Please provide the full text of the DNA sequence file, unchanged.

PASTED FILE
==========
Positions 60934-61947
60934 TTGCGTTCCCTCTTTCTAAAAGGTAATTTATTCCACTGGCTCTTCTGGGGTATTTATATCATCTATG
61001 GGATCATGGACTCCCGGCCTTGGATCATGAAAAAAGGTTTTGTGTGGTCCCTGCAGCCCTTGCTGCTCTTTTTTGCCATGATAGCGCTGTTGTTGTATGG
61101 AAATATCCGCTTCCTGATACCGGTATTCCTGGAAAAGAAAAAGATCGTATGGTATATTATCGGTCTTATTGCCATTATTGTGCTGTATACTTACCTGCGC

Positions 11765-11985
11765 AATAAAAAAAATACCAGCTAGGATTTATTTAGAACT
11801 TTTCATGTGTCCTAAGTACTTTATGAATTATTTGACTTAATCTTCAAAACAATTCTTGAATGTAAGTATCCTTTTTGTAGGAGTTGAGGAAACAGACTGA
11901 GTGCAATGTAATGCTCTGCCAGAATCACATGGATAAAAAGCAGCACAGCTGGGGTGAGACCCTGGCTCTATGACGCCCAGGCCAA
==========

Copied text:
Positions 60934-61947
60934 TTGCGTTCCCTCTTTCTAAAAGGTAATTTATTCCACTGGCTCTTCTGGGGTATTTATATCATCTATG
61001 GGATCATGGACTCCCGGCCTTGGATCATGAAAAAAGGTTTTGTGTGGTCCCTGCAGCCCTTGCTGCTCTTTTTTGCCATGATAGCGCTGTTGTTGTATGG
61101 AAATATCCGCTTCCTGATACCGGTATTCCTGGAAAAGAAAAAGATCGTATGGTATATTATCGGTCTTATTGCCATTATTGTGCTGTATACTTACCTGCGC

Positions 11765-11985
11765 AATAAAAAAAATACCAGCTAGGATTTATTTAGAACT
11801 TTTCATGTGTCCTAAGTACTTTATGAATTATTTGACTTAATCTTCAAAACAATTCTTGAATGTAAGTATCCTTTTTGTAGGAGTTGAGGAAACAGACTGA
11901 GTGCAATGTAATGCTCTGCCAGAATCACATGGATAAAAAGCAGCACAGCTGGGGTGAGACCCTGGCTCTATGACGCCCAGGCCAA